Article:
Aimee Byrd: Author of HOUSWIFE THEOLOGIAN: How the Gospel Interrupts the Ordinary

Published on March 11, 2014 by Fred Zaspel

P&R, 2013 | 240 pages

Books At a Glance (Fred Zaspel):

How does the title Housewife Theologian sum up what you are trying to get across in your book?

Aimee Byrd:
One of the main premises that I am trying to communicate in my book is that every married woman is a housewife, and every person is a theologian. Whether women have occupations outside of the home or not, we all share in our responsibilities to the culture of the home. So I identify the basic definition of a housewife as a married woman, the woman of the home. Even so, the book was also written with single women and widows in mind. I see my own vocation as a housewife theologian, and that is the platform from which I speak.

As for theologian, we are all responsible to know God, and that is what theology is. In John 17:3 we see Jesus praying, “And this is eternal life, that they know you the only true God, and Jesus Christ whom you have sent” (emphasis mine). Theology is an eternal matter! We are all theologians of some sort, so the question is whether we are good ones or bad ones.

We are all theologians of some sort, so the question is whether we are good ones or bad ones.


Books At a Glance:
Please tell us something about yourself, your background, and/or your current setting. What factors played into your interest to study this subject?

Aimee Byrd:
Well, I am a happily married housewife in Martinsburg, WV. My husband, Matt, and I am trying to keep up with parenting three children, ages 8-14. At this stage in my life, I am wondering how the years got ahead of me so quickly and deliberating about this strange juncture where my social life revolves so much around my children’s. We lived in Frederick, MD for the first seven of our marriage. That is the town where I grew up. I owned a coffee café for a few years in the beginning of our marriage, so I have masterful barista skills; and even now I have coffee mugs hanging from the ceiling in my breakfast, a.k.a. “coffee” room. When we made our move to WV a little over 9 years ago, I found myself wrestling to have meaningful conversations with the new friends that I had been making. I realized that while many women have the moral imperatives of the Christian life down pretty good, they are lacking the theological indicatives behind them. This book is an attempt to provide a tool for women to examine how the gospel interrupts the ordinary.

Houswife Theologian
Books At a Glance: Tell us how you intend women to use your book.

Aimee Byrd:
While I believe Housewife Theologian will be beneficial to those who read it individually, I have designed it to be a book that you can journal through and discuss in a small group or workshop setting. There are twelve chapters so that you can do a monthly study in one year. The journaling questions at the end of each chapter serve as the discussion topics for the group. My goal is that women in their local church communities can grow closer as they encourage one another in their successes and their failures in trying to live faithfully to the gospel proclamation.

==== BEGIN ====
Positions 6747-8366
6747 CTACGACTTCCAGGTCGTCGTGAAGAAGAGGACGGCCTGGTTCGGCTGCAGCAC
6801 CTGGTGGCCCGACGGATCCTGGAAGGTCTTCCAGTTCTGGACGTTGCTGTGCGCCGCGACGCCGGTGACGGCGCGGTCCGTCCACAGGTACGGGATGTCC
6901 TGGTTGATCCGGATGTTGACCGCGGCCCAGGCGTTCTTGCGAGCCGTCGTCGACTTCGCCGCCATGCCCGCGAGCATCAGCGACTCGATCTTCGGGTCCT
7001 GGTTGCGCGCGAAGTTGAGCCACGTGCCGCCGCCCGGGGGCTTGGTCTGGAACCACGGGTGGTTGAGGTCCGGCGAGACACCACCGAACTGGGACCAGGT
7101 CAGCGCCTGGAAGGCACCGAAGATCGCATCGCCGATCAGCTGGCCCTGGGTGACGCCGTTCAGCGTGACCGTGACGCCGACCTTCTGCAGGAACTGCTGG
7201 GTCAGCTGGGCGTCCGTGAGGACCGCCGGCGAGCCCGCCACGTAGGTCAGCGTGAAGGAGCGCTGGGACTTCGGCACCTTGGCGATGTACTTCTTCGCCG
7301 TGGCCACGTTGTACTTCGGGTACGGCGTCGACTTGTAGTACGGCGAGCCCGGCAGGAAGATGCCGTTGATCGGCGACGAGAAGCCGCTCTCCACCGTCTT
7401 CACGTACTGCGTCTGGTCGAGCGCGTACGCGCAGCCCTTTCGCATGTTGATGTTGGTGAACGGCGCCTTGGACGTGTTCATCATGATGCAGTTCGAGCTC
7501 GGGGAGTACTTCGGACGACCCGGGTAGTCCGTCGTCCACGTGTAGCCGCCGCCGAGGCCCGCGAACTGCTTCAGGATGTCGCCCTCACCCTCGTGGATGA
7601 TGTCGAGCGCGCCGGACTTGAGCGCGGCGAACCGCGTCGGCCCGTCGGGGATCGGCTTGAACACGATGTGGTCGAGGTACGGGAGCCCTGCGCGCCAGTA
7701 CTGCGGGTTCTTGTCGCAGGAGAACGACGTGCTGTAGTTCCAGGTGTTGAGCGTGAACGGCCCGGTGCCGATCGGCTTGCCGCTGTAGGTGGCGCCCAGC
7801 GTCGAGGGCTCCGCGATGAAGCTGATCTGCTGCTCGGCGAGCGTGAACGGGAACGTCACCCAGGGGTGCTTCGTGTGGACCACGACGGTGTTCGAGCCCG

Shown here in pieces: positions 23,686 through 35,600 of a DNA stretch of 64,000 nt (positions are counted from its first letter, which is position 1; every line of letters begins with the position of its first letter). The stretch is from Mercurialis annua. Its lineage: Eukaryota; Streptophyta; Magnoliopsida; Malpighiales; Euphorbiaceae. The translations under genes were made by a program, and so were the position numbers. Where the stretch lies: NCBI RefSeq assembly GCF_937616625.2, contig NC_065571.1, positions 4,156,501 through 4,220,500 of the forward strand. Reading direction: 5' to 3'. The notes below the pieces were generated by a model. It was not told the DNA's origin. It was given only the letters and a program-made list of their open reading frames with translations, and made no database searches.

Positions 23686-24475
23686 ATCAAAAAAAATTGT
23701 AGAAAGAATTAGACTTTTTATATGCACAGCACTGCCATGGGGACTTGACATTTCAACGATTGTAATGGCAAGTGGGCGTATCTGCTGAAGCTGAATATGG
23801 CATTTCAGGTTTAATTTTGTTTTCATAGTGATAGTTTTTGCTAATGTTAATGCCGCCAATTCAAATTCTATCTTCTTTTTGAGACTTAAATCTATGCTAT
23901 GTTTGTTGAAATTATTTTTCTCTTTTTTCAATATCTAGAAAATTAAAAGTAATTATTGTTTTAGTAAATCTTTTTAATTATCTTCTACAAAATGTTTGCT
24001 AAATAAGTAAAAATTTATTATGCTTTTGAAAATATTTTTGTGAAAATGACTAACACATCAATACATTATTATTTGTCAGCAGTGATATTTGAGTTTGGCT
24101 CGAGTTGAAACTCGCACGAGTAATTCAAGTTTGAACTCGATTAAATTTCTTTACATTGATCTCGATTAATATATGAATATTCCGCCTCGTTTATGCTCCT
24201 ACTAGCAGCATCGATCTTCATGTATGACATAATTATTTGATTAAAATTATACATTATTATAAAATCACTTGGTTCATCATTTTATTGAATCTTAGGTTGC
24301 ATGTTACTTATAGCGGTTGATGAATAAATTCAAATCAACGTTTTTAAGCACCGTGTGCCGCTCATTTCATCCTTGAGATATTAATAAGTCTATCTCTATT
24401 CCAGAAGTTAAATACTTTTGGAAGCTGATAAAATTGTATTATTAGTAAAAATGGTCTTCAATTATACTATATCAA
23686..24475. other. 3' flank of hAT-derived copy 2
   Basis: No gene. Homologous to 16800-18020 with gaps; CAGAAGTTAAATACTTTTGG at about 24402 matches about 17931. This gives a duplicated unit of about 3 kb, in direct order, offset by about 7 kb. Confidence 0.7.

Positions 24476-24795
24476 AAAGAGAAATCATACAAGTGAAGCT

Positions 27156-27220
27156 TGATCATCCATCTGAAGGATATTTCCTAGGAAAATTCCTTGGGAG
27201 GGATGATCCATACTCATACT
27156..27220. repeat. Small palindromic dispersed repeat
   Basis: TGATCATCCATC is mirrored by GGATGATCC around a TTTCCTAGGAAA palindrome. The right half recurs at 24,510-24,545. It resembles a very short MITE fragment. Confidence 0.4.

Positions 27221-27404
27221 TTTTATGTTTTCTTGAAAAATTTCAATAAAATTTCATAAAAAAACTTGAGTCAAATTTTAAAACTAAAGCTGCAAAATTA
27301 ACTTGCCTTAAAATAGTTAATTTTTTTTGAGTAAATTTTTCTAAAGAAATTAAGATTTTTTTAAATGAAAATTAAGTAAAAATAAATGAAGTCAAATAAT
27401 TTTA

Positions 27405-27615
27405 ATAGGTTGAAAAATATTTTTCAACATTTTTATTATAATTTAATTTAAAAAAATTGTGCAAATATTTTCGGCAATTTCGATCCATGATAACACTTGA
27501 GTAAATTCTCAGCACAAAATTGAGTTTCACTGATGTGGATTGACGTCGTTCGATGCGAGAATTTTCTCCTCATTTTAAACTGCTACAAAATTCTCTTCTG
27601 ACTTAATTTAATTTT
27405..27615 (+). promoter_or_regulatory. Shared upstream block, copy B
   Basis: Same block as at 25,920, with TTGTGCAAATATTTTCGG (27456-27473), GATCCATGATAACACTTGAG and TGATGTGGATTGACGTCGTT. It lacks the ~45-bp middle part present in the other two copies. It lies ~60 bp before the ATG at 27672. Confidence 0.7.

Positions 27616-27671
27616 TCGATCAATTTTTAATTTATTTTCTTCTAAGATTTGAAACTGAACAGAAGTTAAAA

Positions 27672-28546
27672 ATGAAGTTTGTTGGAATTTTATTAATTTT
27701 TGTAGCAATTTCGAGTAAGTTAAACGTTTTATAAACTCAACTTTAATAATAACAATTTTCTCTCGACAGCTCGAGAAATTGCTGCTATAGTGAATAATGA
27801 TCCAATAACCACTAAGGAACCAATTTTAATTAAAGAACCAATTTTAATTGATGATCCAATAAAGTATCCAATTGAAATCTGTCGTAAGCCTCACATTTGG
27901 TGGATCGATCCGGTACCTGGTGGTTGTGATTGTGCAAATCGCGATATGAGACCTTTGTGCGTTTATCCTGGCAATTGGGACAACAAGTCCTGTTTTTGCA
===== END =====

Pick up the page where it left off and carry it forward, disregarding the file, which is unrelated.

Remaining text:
Books At a Glance:
Have you been acquainted with women who model the ideal you are advancing in this book? How have they affected you or influenced your thinking in this regard?

Aimee Byrd:
I am surrounded by a wonderful group of older women in my church. We meet every Tuesday morning to study God’s Word together. These women have helped me to better understand how God is faithful through the ordinary means of grace that he has provided in the local church setting. I am also blessed to have a mother, sister, and friends who are bad at small talking. I can always count on them for stimulating theological conversation. But all of us have many struggles in our everyday lives. I hope that my book will facilitate opportunities to realize how our theology shapes the way we handle both the mundane activities and the trials that we face.


Books At a Glance:
How has the community of the church had an impact on your growth as a “housewife theologian”? What are some of the dangers of women cutting themselves off from the church community?

Aimee Byrd:
The church community is the body of Christ. Cutting ourselves off from that would remove us from the very place God has promised to bless us in Christ. Sitting under the preached Word of God, receiving his sacraments, and serving with fellow believers is holy activity that we are called to do. In it, we realize that we have been called out from our daily work to receive. Women can get very busy doing what I call “running the world” throughout the week. I need to be reminded of the gospel, to sit under the very Word that affects change in my heart. Here I see that I am cast into God’s divine drama, not the other way around. My thinking is interrupted by the reality of an eschatological kingdom that is breaking in. This has everything to do with my growth and impact as a housewife theologian.